Re-creating images ‘with what destroyed them’

The image of Abe Lincoln stared out blankly at pedestrians on the sidewalk from a glass case by the art gallery’s entrance.

From a distance, the portrait of the slain president resembled a bed of raised nailheads. A closer inspection revealed that the bottoms of bullet casings formed the contours and shades of his bearded visage.

The likeness of Lincoln, by artist David S. Palmer, greeted visitors walking into the Lu Martin Galleries in Laguna Beach on the night of this month’s First Thursdays Art Walk.

His Lincoln is one of several such portraits of famous people whose lives were cut short by killers’ bullets, which the low-relief sculptor calls his “Fallen Heroes” series. John Lennon, John F. Kennedy and Tupac Shakur are the other portraits in this series of highly unusual artworks created out of thousands of used bullet casings.

Look closely and one can see the words “40" and “S & W” engraved in their bottoms and repeating themselves over and over, signifying them as .40-caliber Smith & Wesson casings.

“I have re-created their images with what destroyed them,” Palmer said.

He doesn’t own a gun but said that he is neither pro-gun or critical of those who speak out against firearms. Through his art, he wants to show how these weapons prevail in American society and culture.

Although he continues to create portraits of famous people by using bullet shells as part of his mixed material pieces, the 58-year-old Laguna artist said he has moved on to less morbid subjects. Still, he hasn’t stopped creating likenesses of people associated in some way or other with bullets and the gun culture.

Take Palmer’s latest finished piece, titled “The Duke,” his bullet-casing portrait of John Wayne.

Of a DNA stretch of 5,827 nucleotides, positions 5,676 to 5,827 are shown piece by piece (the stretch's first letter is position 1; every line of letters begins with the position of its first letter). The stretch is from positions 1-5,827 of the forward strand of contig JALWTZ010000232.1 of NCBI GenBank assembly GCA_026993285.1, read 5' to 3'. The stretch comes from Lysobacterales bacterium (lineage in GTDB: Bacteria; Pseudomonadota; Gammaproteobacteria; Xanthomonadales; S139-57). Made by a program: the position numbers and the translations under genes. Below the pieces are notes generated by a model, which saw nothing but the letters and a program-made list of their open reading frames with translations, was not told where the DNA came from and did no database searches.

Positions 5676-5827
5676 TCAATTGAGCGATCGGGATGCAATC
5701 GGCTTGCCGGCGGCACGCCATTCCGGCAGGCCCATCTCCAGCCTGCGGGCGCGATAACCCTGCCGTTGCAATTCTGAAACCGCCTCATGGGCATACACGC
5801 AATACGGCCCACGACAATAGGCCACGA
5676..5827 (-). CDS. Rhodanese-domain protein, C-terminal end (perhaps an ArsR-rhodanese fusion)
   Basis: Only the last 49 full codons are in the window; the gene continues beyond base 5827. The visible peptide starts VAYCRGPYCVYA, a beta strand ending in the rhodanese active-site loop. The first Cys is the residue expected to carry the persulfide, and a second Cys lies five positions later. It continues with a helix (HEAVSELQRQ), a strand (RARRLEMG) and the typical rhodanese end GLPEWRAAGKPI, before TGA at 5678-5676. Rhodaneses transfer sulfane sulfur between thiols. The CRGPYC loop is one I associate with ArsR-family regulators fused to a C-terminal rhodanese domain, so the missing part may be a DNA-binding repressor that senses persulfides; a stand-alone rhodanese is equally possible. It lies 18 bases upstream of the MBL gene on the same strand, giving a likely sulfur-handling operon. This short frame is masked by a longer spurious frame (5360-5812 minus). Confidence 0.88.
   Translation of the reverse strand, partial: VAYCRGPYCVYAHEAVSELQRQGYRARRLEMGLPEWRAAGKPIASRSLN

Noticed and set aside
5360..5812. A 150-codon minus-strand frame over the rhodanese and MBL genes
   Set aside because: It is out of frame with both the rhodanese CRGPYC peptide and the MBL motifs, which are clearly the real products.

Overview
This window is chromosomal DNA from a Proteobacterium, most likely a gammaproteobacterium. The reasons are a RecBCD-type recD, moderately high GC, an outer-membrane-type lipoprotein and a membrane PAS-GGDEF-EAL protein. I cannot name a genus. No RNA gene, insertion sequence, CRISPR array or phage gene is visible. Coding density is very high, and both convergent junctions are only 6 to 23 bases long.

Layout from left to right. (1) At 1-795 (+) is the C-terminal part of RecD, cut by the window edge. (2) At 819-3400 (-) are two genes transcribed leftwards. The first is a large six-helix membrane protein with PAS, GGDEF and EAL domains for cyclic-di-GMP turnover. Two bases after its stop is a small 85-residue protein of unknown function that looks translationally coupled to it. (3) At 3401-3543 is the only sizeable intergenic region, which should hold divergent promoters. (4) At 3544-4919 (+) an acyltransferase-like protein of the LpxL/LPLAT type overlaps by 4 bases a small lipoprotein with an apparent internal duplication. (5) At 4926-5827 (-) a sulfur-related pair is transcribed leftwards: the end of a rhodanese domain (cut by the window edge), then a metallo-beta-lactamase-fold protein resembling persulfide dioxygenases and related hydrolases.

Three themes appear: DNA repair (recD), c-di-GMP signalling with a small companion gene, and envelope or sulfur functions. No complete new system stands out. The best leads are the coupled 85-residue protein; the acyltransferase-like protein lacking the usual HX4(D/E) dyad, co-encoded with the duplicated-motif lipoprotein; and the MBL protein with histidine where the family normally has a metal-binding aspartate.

Displayed in one of the gallery’s main showrooms among a collection of oil paintings of beautiful lands and townscapes, Wayne’s likeness seemed to draw the most interest among the visitors who stopped by Lu Martin Galleries on the evening of Jan. 5.

“When Dave told me about his idea of using bullet casings to produce unusual art, I was a little skeptical,” said Lu Martin, the gallery’s owner.

“I consider our gallery a place where people can relax and find beauty in every corner of the gallery,” she added. “So to me, bullets conveyed negative emotions .... But when I saw the John Lennon piece and witnessed people of all ages responding to the likeness and the beauty of the art, I changed my mind.”

In November and December 2010, when Palmer worked on his John Lennon piece — his first attempt at bullet-casing sculpture — he was concerned about how people might react to his artistic tribute to his musical idol. Palmer created the piece to commemorate the ex-Beatle and anti-war activist on the 30th anniversary of his killing.

But the reaction to the Lennon piece and other works has mostly been positive, Palmer and Martin said.

The idea of using objects associated with bullets came to him in an epiphany as he was trying to figure out how to create a pixelated likeness of John Lennon.

“I did not know how people would respond,” Palmer said. “People responded and got it.”

His first Lennon piece and his portrait of JFK sold for thousands of dollars.

Palmer works out of his small apartment in the hills above Laguna overlooking the ocean.

In a corner stood a second portrait of Lennon, which was about twice as large as the first.

Palmer used some 8,000, .40-caliber casings to create this piece, which weighs about 150 pounds.

The piece is worth $12,000, he said.

He purchased the casings in bulk via the Internet. The spent casings came from gun and military ranges and had been cleaned before shipment, he said. Each casing cost about a nickel.

Palmer, who studied art at Ball State University in Muncie, Ind., in the 1970s, said the secret to his art lies in his knowledge of chemicals used in painting automobiles. He used to custom-paint vans.

The artist first takes a piece of wood, which serves as the foundation for his canvas, and sticks rows of bullet casings onto the surface by using an epoxy resin as an adhesive.

He then builds a reinforced frame around the canvas and fill its with more resin in order to seal the casings in place. He applies automotive paints and a scorcher to individual casings to create different shades and colors.

“If I hadn’t painted cars, I wouldn’t be able to do this,” he said.

Twitter: @ImranVittachi


What: Bullet casing portraits by David S. Palmer

Where: On display at Lu Martin Galleries, 372 N. Coast Hwy., Laguna Beach

When: The gallery is open daily from 11 a.m. to 5 p.m.

For more information: Go to, or call (949) 494-8074.